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field or elsewhere. The worst feature of the case was that, in doing so, he invariably counted upon—and almost always obtained—the full support of the Administration. The scarcity of iron just then was very great—so much so, that it became all but impossible to procure what was needed, not only for the construction of the boom across the main channel, but also for the anchors required to maintain it in position. At the suggestion of Governor Pickens, large granite blocks, collected at Columbia for the erection of the State House, were brought to Charleston, and used as substitutes for the anchors. See, in Appendix, General Jordan's letter to Captain Echols, ChiefEn-gineer. The expedient proved quite a success, for a time, but the stone anchors could not long withstand the force of the tide. General Beauregard now caused the following instructions to be given to his chief of ordnance: Headquarters, Department of S. C. And Ga., Charleston, S. C., October 1st, 1862. Ma<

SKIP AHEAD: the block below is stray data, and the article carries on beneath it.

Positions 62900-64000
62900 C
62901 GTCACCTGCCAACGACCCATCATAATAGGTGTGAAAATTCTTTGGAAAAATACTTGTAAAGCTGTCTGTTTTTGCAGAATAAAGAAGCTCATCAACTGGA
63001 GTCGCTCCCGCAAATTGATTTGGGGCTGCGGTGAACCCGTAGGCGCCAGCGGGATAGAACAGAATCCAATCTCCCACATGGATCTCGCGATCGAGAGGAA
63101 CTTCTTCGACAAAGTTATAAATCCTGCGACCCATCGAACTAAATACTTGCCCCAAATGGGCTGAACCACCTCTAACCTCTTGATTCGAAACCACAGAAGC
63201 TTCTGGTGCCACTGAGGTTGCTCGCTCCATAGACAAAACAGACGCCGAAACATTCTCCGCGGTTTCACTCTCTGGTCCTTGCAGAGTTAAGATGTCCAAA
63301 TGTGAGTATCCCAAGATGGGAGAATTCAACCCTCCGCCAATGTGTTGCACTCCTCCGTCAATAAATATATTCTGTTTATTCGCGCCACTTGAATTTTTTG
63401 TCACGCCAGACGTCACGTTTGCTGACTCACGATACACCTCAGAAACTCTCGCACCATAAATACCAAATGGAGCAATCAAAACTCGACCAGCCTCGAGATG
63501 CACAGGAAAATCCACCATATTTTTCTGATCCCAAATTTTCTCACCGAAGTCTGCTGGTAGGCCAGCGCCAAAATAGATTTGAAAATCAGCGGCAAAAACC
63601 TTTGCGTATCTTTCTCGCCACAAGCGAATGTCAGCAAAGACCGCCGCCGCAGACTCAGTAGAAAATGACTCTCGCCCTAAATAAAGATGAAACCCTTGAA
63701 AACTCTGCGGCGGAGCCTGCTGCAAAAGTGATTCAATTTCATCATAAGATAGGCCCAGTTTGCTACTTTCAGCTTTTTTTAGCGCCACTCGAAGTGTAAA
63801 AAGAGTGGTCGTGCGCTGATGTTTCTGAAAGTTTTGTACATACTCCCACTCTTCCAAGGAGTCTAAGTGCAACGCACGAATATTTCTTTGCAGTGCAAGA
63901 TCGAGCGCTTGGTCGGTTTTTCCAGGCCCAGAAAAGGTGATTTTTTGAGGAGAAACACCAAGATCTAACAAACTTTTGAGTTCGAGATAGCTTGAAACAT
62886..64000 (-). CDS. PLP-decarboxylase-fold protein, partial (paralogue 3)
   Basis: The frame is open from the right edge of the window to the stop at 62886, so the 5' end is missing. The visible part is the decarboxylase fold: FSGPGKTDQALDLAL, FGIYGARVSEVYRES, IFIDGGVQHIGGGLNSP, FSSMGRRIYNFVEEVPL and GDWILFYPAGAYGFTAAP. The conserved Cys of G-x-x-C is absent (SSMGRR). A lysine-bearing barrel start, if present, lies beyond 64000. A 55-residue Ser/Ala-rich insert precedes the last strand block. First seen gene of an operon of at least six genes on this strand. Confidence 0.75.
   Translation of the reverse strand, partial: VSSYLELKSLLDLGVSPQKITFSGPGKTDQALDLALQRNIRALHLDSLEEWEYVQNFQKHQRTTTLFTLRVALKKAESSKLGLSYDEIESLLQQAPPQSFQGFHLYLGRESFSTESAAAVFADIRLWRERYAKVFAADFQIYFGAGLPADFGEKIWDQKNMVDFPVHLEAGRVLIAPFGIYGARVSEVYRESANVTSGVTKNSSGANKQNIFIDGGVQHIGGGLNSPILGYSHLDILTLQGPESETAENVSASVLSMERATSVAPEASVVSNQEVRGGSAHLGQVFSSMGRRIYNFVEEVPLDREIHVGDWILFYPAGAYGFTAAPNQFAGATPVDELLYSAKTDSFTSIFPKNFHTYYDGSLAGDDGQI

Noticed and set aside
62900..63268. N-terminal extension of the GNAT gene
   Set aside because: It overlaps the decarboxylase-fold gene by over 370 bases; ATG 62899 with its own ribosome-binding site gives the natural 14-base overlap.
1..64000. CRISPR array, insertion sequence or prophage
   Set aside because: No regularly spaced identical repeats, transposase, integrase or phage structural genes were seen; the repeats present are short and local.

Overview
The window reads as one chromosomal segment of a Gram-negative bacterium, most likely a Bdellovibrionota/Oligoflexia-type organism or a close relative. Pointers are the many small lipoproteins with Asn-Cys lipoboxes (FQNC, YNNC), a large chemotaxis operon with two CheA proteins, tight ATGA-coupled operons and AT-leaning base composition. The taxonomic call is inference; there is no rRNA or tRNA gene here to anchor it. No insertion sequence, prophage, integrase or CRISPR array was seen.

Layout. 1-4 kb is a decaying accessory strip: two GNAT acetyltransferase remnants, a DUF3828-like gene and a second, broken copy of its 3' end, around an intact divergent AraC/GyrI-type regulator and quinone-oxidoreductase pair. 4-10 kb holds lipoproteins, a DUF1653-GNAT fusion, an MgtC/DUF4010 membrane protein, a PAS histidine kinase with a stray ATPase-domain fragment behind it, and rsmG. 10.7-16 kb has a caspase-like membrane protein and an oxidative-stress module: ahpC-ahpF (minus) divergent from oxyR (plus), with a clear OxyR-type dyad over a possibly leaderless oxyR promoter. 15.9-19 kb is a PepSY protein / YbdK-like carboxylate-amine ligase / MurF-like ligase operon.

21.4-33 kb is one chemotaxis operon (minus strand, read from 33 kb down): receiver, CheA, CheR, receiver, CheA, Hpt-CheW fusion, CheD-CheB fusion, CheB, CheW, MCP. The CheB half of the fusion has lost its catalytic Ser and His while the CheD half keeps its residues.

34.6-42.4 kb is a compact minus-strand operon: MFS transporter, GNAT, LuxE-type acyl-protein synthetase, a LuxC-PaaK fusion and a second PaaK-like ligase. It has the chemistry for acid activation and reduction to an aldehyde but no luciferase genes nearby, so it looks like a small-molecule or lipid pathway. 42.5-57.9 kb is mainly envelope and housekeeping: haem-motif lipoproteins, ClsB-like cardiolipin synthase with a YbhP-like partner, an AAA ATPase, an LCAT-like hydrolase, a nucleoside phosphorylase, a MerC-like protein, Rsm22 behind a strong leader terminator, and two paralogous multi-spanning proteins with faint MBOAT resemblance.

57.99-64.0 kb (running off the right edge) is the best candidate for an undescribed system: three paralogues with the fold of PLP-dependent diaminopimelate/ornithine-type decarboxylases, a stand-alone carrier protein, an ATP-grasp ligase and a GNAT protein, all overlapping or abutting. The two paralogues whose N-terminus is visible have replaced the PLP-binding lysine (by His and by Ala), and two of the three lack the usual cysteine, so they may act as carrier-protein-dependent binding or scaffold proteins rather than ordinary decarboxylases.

eburg or Waynesboroa. Meet the army soon as possible in direction of either place, making first a demonstration towards Columbia, if practicable, to distract the enemy, now supposed marching from Nashville and Chattanooga. Send up river to Florencetermine, was to move as soon as possible from Florence into Middle Tennessee, towards Lawrenceburg, thence to Pulaski or Columbia, as circumstances might indicate. General Forrest, with his command, was ordered to form a junction with the Army of Tennessee, in the direction of Lawrenceburg or Waynesboroa, first, however, making a demonstration towards Columbia, to distract the enemy, then reported to be advancing towards Pulaski and Rogersville from Nashville and Chattanooga. Brigadier-Generampaign into Eastern Tennessee, which was destined not to be of long duration. On his approach the enemy retired from Columbia, where an abundance of supplies was found; and on the 30th our forces, having arrived in front of Franklin, made a vigor